WASHINGTON (Reuters) - U.S. sanctions relief will be on the agenda when the Iranian and U.S. foreign ministers meet on Friday amid Tehran's complaints it has been slow to benefit from last year's Iran nuclear deal, the U.S. State Department said.
Under the July 14 nuclear deal, formally called the Joint Comprehensive Plan of Action (JCPOA), Iran agreed to restrain its nuclear program in exchange for relief from economic sanctions that had crippled its oil-dependent economy.
U.S. Secretary of State John Kerry and Iranian Foreign Minister Mohammad Javad Zarif plan to sit down in New York on Friday, their second meeting this week.
"I fully expect that they will continue to talk about the sanctions relief process and the degree to which banks, foreign and domestic, as well as institutions, foreign and domestic, are evaluating their options under the JCPOA," State Department spokesman John Kirby told reporters at his daily briefing.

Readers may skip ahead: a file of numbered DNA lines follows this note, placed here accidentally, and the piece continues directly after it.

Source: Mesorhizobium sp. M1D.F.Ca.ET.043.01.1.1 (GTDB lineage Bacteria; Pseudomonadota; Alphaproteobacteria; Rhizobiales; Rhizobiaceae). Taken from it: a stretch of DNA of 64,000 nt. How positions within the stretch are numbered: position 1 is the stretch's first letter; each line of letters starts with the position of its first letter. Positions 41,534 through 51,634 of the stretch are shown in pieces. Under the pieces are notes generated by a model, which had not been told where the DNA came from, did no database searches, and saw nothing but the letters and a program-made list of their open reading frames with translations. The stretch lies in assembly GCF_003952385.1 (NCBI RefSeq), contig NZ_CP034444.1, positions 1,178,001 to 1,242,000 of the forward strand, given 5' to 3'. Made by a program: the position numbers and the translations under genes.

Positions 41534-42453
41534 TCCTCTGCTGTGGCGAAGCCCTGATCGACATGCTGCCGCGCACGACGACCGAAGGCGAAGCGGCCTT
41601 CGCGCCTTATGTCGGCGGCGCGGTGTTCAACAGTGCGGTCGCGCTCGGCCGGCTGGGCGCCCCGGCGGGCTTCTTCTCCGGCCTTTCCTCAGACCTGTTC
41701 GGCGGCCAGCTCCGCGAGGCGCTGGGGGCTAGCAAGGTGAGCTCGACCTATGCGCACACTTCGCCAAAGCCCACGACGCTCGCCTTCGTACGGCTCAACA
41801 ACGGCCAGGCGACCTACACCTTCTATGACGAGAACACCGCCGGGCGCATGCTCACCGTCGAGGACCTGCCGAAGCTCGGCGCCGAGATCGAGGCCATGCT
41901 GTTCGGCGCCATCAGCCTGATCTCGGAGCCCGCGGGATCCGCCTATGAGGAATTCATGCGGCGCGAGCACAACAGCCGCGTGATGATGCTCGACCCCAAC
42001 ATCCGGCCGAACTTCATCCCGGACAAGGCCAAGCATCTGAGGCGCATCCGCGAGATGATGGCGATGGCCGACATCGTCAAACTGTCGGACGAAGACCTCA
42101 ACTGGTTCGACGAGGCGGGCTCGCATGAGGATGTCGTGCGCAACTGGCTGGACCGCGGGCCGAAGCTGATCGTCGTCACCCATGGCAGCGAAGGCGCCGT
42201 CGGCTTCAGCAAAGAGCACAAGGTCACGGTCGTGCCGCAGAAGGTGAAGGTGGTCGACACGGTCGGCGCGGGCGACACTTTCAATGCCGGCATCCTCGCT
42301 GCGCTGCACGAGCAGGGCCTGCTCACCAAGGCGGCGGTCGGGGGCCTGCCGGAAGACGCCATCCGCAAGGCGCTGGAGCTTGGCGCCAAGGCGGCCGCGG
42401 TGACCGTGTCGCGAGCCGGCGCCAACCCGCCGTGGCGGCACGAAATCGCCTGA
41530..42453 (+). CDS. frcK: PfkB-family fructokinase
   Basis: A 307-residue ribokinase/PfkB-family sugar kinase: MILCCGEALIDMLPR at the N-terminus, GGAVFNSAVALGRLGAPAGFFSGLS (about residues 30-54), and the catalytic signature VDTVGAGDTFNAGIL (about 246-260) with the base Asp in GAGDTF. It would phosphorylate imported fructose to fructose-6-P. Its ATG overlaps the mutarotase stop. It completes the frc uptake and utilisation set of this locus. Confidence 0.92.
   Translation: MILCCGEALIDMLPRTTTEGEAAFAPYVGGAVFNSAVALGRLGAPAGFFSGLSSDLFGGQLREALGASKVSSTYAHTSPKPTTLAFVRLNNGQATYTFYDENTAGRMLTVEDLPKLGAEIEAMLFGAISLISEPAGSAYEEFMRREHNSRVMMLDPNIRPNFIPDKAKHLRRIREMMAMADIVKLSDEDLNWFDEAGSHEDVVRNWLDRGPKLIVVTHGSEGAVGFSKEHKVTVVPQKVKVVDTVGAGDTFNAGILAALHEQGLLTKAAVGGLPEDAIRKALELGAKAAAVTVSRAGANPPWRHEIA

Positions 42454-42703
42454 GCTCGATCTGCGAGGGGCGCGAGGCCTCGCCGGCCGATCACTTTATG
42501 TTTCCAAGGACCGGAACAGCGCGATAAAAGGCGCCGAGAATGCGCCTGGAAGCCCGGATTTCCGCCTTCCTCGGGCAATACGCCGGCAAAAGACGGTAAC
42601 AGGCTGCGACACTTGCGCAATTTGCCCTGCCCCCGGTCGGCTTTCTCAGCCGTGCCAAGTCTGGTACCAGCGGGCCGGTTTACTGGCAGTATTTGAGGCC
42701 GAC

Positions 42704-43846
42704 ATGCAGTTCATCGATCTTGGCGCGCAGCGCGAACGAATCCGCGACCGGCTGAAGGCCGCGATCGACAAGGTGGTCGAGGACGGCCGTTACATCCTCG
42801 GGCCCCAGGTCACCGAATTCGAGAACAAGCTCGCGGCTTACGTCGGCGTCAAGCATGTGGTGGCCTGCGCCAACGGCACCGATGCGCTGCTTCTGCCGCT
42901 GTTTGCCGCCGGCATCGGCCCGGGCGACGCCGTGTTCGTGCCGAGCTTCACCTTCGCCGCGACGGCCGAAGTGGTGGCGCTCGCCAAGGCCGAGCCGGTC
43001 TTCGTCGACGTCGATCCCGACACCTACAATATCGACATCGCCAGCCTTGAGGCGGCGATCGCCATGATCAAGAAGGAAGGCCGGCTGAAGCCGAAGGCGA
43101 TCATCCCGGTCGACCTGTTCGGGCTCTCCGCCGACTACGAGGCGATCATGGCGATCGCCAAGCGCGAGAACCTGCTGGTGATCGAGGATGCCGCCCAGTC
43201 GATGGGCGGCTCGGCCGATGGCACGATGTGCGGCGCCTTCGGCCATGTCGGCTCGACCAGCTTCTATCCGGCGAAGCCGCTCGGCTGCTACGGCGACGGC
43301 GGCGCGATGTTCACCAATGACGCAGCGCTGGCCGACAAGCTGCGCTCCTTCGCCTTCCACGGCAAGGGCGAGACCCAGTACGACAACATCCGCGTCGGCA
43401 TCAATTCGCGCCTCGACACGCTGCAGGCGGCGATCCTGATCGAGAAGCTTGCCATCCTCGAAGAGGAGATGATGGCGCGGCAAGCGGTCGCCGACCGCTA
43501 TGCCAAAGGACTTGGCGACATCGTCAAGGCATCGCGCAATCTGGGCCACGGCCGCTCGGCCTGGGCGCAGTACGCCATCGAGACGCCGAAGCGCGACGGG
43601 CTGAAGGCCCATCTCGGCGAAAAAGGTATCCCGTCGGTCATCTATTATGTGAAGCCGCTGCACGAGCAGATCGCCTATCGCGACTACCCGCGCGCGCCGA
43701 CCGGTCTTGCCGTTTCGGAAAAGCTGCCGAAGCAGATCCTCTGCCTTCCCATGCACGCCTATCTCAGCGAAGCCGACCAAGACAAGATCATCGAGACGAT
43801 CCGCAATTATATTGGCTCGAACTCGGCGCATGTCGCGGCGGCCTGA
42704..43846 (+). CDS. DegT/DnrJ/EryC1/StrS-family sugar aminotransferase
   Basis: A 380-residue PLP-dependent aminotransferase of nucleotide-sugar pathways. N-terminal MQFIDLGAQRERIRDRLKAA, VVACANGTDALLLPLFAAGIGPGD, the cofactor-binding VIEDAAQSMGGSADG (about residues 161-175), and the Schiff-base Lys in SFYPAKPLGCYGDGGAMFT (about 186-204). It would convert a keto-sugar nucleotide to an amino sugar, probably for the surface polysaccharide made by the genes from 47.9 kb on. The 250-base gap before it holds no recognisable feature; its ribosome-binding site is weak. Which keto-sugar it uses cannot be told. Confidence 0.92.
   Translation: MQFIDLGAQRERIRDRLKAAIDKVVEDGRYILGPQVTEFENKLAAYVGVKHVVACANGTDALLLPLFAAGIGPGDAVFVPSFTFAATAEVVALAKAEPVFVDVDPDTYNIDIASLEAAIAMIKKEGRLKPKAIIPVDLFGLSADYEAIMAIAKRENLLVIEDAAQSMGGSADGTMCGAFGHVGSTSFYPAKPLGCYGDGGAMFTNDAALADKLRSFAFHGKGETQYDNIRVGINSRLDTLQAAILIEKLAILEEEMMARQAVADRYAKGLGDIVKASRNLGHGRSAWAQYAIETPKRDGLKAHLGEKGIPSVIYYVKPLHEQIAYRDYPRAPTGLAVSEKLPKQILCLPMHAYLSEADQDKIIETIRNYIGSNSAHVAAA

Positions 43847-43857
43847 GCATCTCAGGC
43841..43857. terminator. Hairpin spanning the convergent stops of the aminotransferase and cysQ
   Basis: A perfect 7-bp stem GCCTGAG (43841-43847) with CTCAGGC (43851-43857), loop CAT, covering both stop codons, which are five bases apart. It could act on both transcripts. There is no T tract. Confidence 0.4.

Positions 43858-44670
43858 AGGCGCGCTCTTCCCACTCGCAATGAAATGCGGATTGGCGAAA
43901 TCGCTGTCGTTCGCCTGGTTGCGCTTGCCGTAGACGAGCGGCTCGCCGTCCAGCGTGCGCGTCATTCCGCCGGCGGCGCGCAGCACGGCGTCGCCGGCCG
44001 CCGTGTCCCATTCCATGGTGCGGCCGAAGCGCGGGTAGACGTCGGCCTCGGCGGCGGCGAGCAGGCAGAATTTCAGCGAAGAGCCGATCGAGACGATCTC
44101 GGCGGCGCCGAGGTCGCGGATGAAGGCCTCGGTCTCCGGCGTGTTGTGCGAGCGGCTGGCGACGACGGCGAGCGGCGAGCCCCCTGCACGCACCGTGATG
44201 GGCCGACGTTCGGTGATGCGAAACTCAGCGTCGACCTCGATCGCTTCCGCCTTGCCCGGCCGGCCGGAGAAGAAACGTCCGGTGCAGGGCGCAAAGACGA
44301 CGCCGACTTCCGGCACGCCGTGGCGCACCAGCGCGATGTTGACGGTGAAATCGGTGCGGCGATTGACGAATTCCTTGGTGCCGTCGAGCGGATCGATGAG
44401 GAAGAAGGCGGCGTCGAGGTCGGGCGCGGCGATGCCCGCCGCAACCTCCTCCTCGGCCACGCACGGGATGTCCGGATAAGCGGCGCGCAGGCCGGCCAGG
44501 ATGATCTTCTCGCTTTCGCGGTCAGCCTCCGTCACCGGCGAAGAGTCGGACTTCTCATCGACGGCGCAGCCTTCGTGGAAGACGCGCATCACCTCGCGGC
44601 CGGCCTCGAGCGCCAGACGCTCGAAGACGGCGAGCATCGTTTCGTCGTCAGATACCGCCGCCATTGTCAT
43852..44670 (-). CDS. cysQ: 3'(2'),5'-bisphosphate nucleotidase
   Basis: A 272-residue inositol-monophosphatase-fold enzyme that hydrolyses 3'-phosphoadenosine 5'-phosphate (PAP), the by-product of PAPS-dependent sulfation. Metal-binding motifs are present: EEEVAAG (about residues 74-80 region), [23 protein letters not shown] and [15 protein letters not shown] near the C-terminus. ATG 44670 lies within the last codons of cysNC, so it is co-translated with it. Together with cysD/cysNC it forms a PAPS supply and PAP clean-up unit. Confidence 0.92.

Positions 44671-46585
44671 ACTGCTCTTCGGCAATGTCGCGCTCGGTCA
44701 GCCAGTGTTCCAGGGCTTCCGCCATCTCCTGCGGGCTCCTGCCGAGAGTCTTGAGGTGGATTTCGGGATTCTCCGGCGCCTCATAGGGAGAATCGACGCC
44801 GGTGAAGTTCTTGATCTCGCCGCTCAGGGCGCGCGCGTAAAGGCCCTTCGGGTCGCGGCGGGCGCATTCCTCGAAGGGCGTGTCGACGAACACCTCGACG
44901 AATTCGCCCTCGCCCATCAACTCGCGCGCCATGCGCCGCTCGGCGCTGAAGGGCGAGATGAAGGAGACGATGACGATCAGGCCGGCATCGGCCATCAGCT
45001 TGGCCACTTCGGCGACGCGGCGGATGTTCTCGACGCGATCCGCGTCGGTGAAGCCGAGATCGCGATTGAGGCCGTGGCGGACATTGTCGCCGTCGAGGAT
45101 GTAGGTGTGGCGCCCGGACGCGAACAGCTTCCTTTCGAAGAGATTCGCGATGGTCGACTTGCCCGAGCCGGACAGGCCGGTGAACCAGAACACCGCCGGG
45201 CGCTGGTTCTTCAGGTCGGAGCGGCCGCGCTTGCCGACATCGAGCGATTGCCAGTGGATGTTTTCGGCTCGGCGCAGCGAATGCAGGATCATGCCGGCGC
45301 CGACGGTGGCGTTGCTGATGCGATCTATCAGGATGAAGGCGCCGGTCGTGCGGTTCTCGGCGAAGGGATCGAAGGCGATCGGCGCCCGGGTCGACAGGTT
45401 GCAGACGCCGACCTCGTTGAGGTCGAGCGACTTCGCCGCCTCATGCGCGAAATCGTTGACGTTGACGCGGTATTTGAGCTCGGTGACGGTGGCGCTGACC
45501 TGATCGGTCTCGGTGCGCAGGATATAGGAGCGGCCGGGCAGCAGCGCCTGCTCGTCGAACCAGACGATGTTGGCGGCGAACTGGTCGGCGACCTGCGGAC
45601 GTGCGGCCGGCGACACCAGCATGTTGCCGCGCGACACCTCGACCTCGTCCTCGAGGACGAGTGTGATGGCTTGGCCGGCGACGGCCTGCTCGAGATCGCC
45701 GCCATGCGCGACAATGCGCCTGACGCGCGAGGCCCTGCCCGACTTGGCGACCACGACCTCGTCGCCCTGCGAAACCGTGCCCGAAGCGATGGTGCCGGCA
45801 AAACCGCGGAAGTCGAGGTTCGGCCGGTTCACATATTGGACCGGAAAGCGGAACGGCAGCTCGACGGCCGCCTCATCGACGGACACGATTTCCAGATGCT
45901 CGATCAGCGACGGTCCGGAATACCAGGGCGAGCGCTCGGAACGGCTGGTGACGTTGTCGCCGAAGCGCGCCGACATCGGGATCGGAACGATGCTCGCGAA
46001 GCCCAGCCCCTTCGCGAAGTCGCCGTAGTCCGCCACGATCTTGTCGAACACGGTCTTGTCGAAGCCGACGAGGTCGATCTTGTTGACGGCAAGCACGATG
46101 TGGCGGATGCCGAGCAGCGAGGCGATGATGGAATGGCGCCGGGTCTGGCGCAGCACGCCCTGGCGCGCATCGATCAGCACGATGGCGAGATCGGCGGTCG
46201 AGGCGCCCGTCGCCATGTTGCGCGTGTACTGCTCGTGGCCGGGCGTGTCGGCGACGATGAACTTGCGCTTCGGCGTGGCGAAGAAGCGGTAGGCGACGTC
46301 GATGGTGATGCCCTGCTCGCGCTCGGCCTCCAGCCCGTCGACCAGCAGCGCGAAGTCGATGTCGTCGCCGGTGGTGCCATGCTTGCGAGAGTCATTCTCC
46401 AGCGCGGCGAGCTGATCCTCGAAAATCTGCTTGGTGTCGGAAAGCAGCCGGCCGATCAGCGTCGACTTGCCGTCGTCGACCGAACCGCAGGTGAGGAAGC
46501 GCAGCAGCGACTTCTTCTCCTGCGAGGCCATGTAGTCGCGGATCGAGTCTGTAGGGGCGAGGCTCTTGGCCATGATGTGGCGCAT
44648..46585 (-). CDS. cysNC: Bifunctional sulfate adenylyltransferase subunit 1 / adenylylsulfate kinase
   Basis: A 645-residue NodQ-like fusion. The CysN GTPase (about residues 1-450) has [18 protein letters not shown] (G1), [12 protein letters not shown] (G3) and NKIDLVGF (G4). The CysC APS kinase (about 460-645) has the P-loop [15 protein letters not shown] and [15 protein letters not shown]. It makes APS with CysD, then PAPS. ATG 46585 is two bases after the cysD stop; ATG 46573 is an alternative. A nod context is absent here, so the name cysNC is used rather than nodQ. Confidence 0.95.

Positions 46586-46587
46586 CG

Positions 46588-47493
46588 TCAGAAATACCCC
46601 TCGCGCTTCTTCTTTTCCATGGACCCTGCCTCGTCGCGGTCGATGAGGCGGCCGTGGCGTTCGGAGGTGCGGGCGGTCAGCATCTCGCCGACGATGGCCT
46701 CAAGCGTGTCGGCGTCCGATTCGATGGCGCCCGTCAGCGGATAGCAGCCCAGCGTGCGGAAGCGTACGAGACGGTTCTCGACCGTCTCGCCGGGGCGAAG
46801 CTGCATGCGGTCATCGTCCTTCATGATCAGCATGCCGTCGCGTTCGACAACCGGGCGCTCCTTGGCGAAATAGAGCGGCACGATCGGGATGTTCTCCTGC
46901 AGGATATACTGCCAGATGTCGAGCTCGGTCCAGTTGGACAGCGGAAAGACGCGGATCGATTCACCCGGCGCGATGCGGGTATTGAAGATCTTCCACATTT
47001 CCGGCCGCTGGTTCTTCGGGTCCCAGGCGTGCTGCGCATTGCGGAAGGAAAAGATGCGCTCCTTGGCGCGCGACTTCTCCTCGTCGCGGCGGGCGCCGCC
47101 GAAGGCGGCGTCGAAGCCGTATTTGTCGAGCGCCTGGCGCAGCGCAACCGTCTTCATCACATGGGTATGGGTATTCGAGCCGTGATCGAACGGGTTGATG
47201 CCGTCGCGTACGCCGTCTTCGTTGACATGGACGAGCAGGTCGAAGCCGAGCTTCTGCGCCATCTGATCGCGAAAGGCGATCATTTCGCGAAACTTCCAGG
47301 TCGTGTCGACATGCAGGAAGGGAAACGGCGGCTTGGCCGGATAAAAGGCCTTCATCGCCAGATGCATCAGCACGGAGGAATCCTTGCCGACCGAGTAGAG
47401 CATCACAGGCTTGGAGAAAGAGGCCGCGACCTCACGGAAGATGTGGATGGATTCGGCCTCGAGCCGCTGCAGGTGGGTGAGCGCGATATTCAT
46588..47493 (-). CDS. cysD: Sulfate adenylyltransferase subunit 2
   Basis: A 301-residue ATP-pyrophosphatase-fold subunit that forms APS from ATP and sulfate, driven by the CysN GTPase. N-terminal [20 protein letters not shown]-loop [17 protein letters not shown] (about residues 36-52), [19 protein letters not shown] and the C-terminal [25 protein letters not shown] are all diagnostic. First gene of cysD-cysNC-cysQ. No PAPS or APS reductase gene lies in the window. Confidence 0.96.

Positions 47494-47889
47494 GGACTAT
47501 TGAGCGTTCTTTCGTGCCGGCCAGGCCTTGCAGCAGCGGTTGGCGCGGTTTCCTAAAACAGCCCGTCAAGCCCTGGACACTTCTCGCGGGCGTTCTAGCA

Kirby said representatives of the U.S. Treasury Department, which oversees many but not all U.S. sanctions on Iran, would not take part in the meeting, and he played down expectations that the talks would yield any concrete proposals.
In addition, Kirby told reporters Washington did not share Tehran's view that a U.S. Supreme Court decision that almost $2 billion in frozen Iranian assets must be turned over to American families of people killed in the 1983 bombing of a U.S. Marine Corps barracks in Beirut and other attacks constituted "theft."
Reporting By Arshad Mohammed; Editing by Toni Reinhold and Cynthia Osterman